Home Lesson Plans Activities Field Trips Standards 01 How Humans Think While Understanding the Natural World - Science as Inquiry02 What we Know Today About the World Around Us - Historical Perspectives01 Doing Scientific Inquiry02 Living the Values of Inquiry03 Using Unifying Concepts and Themes04 Doing Safety05 Relating the Nature of Technology to Science01 Understanding Inquiry & Character of Knowledge02 Interdependence of Science Technology & Society03 MALAMA I KA AINA: Sustainability04 Unity & Diversity05 Interdependence of Organisms06 Cycle of Matter and Energy Flow07 Biological Evolution08 Heredity09 Cells, Tissues, and Organs10 Human Development11 Wellness12 Learning and Human Behavior13 Nature of Matter14 Energy, Its Transformation and Matter15 Forces, Motion, Sound and Light16 Universe17 Forces of the universe18 Earth in the Solar System19 Forces that Shape the Earth
Standard Number:0
Hawaii State Standards Toolkit
National Standards: Science as Inquiry K-4
National Standards: Science as Inquiry 5-8

Field Trips
Goodnight Moon Example

Organisims Two by Two K
Balls and Ramps 1
Liquids 2
Sound Investigation 3
Ecosystems 4
Microworlds 5

This activity was developed to connect with the Goodnight Moon example. The substances in an instant "bowl full of mush" are examined. Fewer steps can be used for the youngest students.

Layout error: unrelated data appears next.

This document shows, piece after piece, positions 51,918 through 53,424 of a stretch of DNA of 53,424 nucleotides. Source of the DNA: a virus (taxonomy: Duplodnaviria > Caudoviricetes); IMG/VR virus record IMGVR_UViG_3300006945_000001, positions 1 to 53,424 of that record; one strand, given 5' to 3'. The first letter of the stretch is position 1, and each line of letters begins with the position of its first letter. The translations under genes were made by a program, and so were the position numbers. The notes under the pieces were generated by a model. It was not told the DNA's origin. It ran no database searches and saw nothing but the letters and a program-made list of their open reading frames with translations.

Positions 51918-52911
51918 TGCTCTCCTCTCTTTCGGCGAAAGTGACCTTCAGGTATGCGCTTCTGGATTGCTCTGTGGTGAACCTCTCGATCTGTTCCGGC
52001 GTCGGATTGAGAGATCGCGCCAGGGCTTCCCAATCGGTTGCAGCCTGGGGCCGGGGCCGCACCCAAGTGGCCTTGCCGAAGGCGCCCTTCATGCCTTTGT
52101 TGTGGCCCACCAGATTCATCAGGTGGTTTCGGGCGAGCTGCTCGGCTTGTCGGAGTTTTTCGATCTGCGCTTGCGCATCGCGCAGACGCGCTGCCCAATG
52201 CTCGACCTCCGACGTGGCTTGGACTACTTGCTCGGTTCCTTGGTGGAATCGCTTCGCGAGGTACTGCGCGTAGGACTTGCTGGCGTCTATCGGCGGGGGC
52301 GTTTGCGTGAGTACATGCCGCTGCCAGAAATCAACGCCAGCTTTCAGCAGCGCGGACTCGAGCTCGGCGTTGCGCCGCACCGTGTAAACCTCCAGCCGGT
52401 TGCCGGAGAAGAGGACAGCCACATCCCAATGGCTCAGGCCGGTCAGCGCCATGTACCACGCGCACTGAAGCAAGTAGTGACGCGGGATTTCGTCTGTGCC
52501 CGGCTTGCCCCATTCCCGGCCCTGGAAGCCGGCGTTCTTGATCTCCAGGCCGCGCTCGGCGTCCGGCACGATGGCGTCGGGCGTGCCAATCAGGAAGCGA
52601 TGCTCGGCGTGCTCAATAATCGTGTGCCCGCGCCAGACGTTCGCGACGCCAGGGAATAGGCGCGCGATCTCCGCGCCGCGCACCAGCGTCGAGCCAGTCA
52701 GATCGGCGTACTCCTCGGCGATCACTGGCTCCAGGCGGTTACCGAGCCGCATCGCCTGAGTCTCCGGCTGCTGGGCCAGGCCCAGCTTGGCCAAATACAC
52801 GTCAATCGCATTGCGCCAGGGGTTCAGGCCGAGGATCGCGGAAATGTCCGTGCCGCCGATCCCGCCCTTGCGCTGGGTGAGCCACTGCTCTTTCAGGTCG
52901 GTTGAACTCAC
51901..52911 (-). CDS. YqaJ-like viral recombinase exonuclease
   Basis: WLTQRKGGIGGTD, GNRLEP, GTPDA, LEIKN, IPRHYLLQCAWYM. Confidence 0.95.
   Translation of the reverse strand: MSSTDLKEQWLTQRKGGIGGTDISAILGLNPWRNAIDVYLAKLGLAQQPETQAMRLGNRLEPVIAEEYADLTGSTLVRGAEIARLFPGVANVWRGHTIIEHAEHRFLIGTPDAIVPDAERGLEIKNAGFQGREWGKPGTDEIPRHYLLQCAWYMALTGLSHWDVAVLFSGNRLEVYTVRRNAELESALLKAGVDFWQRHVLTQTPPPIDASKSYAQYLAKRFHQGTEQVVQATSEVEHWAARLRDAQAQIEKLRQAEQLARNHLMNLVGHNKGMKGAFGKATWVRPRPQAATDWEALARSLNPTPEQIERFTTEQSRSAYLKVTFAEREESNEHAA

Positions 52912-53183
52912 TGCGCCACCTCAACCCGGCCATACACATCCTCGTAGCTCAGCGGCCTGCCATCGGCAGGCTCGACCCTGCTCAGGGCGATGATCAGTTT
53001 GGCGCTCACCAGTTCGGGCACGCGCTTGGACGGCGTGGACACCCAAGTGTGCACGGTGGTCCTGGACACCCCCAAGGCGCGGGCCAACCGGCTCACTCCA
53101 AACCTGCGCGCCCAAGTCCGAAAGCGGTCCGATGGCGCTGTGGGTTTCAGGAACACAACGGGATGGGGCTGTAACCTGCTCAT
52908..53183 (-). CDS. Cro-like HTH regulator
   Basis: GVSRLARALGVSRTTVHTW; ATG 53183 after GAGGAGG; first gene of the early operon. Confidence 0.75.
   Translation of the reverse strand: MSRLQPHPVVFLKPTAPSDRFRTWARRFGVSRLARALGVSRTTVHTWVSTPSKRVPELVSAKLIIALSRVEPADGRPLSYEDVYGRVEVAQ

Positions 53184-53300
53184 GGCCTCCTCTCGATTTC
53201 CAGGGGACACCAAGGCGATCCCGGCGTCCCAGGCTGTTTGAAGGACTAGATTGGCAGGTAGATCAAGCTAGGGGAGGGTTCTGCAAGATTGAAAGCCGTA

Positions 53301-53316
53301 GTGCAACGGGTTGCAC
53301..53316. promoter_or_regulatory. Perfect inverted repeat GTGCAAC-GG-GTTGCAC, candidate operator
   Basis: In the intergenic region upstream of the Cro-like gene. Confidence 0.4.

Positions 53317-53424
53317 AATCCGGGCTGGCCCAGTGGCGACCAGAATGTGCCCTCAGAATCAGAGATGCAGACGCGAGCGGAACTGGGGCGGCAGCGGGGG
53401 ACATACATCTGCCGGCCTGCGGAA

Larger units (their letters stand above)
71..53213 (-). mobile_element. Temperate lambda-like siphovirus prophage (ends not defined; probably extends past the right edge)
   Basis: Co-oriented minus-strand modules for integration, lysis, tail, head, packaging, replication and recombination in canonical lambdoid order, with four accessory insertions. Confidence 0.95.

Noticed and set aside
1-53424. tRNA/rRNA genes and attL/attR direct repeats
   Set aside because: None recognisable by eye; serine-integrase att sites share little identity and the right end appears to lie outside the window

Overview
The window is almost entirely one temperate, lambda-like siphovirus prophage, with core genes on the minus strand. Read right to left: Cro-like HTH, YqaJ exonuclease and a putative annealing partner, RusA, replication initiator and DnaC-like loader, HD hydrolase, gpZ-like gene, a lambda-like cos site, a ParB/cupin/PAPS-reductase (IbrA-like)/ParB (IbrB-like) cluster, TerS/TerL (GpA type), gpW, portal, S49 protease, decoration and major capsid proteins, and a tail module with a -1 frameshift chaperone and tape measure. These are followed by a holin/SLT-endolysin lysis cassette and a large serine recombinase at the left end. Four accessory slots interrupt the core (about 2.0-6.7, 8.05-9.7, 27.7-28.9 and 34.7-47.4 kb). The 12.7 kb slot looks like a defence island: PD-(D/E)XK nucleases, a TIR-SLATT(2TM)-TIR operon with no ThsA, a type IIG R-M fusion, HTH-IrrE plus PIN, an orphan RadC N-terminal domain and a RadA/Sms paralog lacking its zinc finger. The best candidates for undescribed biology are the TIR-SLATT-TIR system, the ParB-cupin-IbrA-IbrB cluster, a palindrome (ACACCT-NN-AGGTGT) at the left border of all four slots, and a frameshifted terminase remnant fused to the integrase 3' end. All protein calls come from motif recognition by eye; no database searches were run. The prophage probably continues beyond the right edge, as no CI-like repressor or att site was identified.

Bowl Full of Mush

The investigation of unknowns is central to science. In this exercise students are allowed to investigate an unkown substance with their eyes, noses, and (if allowed) tongues.

Language with Science

substance   sensors  magnifiers  unkowns   knowns  disolving  dehydration  rehydration

Things you will need

single serving packages of assorted instant oatmeal for each student (in unmarked containers)


black construction paper

magnifing glasses

samples of sugar, salt, dry milk and other salts and powders labeled and classified as safe or unsafe to eat.

samples of oats, rice,and grains labeled and classified as safe or unsafe to eat.

measuring cups

warm water



What to do
  1. While passing out the packets, tell the students that they will acting as scientists identifying an unkown substance. Explain that scientists use there senses to identify unknowns as well as tools that extend their senses. Caution the students never to taste an unknown substance. Later, when the contents have been identifies this restriction can be lifted.
  2. Ask the students to examine the content of their packets with their senses and the tools available. After a few minutes have the students brainstorm ways that the substance can be identified. Suggest sorting the particles by size and shape.
  3. Suggest that scientists often compare unkown objects to know objects. Let the students examine known samples of single powders with magnifying lenses.
  4. Have the students record any substances identified.
  5. Explain to the students that scientists also test substances by their reaction with other substances. Demonstrate vinegar poured over baking soda as compared to dry milk.
  6. Let the students test a small sample of their powder with a few drops of vinegar. Discard.
  7. Suggest that scientists also use their sense of smell to identify substances. Warm water poured over a solid can sometimes increase the scent.
  8. Can the students identify all the unknowns in their substance. If so, add warm water and taste!
Want to do more?

Try the mystery powder activity:

Mystery Powders (grades 4+)